HOHENFELS, Germany -- Laughter rocked the house as five of America's fastest rising comedians graced the stage of Hohenfels' Zone as part of the "Lights Out Comedy Tour," recently. Led by Johnny Cardinale on his 7th tour with Armed Forces Entertainment, the lineup included Sean Kent, Assad Motavasseli, Mark Serritella, and Maria Shehata.

"It's the (Soldiers) that keep bringing me back," Cardinale said, who made his feature film debut in last year's "Bobby Khan's Ticket to Hollywood." "You get to know these guys, you get to hear their stories … and they need it, man, so it's very rewarding."

The tour kicked off in Kosovo, and continued through Hohenfels, Bamberg, and Camp Darby, Italy.
Aside from Cardinale, the other performers were all new to the Military circuit. They all agreed it has been a moving experience for them.

"After my first show, the smiles on those guys' faces," said Kent, one of only three comics to have won both the San Francisco and Seattle International Comedy Competitions. "They have to be so emotionally strong. These guys in Kosovo, they're away from their families for a year, which as a father I can't even fathom. And you're just bringing a little joy to them."

Motavasseli, co-host of the weekly podcast, "Now What Pod," said it really struck him what their show meant to the Soldiers when someone came up to him after the performance and said, "Thanks, man, we haven't laughed in 18 months."

Shehata, whose quick wit and crowd-pleasing conversational delivery has brought her appearances on Comedy Central's "The Watch List" and Showtime's "Bridging the Gap," said that once she met and talked with Soldiers, she felt it was an incredible gift to be able to perform for them.

"She just likes the percentage of males on the bases," quipped Cardinale.

Serritella, called by City Beat magazine "an edgier more political Seinfeld," said he had expected to have a great time on the tour, but he was having even more fun than he anticipated.

"Definitely one of the better times I've ever had," he said. "When I think of Soldiers, I think of stoic, real quiet. But they've been very gracious and showed a lot of gratitude to us for doing the shows. There's been a lot of personality."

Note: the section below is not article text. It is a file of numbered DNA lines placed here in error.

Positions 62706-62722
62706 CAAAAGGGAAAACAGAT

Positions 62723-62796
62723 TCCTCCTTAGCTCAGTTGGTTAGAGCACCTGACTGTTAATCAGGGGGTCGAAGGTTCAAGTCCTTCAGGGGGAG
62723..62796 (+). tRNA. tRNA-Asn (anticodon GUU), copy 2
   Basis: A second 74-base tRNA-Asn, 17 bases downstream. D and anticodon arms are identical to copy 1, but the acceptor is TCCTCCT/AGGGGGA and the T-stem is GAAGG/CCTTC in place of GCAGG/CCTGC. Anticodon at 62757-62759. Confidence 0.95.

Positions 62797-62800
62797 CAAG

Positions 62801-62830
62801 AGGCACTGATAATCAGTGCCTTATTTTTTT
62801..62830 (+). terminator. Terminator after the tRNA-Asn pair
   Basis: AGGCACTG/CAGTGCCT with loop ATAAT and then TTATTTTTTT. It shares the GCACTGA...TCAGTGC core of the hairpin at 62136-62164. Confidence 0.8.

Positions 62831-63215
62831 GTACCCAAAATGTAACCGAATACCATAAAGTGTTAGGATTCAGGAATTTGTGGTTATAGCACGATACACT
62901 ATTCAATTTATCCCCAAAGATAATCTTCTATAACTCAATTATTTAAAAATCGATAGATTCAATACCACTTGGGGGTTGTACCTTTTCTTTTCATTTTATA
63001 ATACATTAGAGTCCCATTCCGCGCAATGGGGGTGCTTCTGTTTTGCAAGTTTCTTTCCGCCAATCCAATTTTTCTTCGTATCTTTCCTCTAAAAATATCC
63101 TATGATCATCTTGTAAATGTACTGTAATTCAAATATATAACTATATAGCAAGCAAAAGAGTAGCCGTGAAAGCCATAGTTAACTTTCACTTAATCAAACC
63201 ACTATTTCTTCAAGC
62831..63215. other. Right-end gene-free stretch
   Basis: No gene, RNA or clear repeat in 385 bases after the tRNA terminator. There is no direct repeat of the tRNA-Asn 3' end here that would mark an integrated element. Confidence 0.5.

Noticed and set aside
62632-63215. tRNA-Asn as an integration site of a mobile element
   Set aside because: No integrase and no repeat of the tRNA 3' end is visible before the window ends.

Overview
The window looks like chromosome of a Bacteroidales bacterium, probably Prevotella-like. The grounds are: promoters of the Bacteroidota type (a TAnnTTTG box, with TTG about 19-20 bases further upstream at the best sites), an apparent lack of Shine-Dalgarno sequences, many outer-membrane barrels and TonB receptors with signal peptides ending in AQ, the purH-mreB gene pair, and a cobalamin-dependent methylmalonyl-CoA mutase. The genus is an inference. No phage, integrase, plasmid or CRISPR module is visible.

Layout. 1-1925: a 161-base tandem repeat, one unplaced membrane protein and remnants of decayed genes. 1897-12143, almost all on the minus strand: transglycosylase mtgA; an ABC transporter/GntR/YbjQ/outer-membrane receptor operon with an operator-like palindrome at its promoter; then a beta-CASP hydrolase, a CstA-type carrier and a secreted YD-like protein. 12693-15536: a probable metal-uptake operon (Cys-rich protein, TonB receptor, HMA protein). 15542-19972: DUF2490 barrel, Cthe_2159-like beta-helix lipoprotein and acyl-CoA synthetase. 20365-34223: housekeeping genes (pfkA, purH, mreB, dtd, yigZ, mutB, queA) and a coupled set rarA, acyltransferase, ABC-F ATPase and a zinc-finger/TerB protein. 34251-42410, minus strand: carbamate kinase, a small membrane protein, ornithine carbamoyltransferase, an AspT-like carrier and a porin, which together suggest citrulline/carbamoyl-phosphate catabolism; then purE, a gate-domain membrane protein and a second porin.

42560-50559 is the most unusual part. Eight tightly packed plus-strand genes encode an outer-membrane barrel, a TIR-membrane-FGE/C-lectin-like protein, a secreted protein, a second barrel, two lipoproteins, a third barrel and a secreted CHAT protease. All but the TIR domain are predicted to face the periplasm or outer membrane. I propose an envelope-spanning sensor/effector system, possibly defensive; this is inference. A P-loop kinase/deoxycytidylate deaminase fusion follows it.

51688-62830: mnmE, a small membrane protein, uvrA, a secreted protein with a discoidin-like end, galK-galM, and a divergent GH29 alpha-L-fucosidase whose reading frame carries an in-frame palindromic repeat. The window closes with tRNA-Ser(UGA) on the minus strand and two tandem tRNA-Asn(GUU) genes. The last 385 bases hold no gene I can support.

"They have a wicked sense of humor," Kent agreed.

Kent's sense of humor was especially appreciated by Spc. Mike Presti who said of Kent's set, "Everything he said was so true it was freakishly hilarious!"

The comics kept the guffaws coming all night, from Cardinale's impromptu solution to a malfunctioning microphone to Kent's vivid description of the differences between the mind's of men and women. No subject was taboo, from raunchy to race. Iranian-American Motavasseli joked about how after 9/11 he pretended he was Mexican while Egyptian-American Shehata revealed how the Bangles number one hit "Walk like an Egyptian" tormented her during childhood.

"They had us rolling," said Spc. Ricardo J. Santiesteben, adding that shows like that this really help to support the troops. "It brings them back to a stable environment … they're able to come here and relax."

"Having deployed three times, I really appreciate FMWR's (Family and Morale, Welfare and Recreation) commitment to bringing such high quality entertainment to us Soldiers, and this show was no exception," said Sgt. First Class Chris Bruhn. "I laughed so hard my sides hurt."

The quintet of comedians all agreed that performing for the troops was a humbling and rewarding experience. Kent summed it up for them all.

"You go on the road and you perform for drunks, and they're like, hey, entertain me," he said. "They're having a good time but they're not necessarily grateful. The gratitude and humility that these (Soldiers) express when they're the ones out there giving up huge percentages of their lives to ensure things for us, and we just tell jokes, and they're so thankful. That's really nice."